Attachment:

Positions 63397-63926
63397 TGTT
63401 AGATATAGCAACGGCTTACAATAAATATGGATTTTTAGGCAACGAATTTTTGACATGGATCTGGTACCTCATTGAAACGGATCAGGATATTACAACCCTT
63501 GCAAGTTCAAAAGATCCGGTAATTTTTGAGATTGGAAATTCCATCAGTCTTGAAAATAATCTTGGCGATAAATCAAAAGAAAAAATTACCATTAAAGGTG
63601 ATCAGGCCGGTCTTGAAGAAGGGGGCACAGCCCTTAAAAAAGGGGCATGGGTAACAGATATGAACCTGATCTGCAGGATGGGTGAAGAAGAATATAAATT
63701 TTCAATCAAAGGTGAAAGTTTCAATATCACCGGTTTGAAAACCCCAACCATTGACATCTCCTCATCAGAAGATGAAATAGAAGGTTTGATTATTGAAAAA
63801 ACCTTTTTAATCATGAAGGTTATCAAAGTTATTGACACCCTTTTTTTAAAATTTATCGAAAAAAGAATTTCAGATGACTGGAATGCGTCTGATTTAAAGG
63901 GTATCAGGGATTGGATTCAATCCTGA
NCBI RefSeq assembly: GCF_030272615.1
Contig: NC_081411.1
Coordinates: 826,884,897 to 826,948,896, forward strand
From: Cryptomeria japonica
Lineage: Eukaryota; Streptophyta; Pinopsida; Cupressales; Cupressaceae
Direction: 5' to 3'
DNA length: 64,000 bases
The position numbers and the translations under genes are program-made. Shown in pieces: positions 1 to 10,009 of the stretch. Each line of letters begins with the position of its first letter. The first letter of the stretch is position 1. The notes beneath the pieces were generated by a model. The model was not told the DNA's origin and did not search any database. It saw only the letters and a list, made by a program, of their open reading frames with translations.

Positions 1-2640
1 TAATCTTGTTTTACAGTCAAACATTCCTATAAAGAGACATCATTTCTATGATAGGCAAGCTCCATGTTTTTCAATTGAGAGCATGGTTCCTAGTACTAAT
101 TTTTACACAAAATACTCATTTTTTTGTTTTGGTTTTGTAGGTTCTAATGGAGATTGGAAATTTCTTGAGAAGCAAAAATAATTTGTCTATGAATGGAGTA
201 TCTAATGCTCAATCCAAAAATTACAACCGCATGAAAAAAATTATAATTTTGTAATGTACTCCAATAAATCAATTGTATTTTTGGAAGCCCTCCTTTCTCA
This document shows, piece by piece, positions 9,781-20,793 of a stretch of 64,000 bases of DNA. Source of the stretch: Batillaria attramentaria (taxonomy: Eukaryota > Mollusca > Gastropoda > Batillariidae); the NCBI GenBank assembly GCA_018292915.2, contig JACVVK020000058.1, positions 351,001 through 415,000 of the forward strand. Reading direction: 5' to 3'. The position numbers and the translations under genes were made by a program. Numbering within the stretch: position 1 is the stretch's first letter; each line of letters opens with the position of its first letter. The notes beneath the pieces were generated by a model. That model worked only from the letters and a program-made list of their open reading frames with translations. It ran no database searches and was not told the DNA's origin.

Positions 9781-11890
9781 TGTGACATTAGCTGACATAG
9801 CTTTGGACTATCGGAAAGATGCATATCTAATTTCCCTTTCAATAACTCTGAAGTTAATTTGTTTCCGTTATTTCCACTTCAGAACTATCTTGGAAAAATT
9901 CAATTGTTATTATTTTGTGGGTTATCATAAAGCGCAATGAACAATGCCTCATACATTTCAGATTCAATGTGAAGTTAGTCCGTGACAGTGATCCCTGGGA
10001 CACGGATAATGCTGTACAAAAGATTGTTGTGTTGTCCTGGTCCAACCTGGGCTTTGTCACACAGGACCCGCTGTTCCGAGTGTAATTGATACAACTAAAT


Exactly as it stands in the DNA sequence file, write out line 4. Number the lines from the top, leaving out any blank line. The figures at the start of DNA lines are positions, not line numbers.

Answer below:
63501 GCAAGTTCAAAAGATCCGGTAATTTTTGAGATTGGAAATTCCATCAGTCTTGAAAATAATCTTGGCGATAAATCAAAAGAAAAAATTACCATTAAAGGTG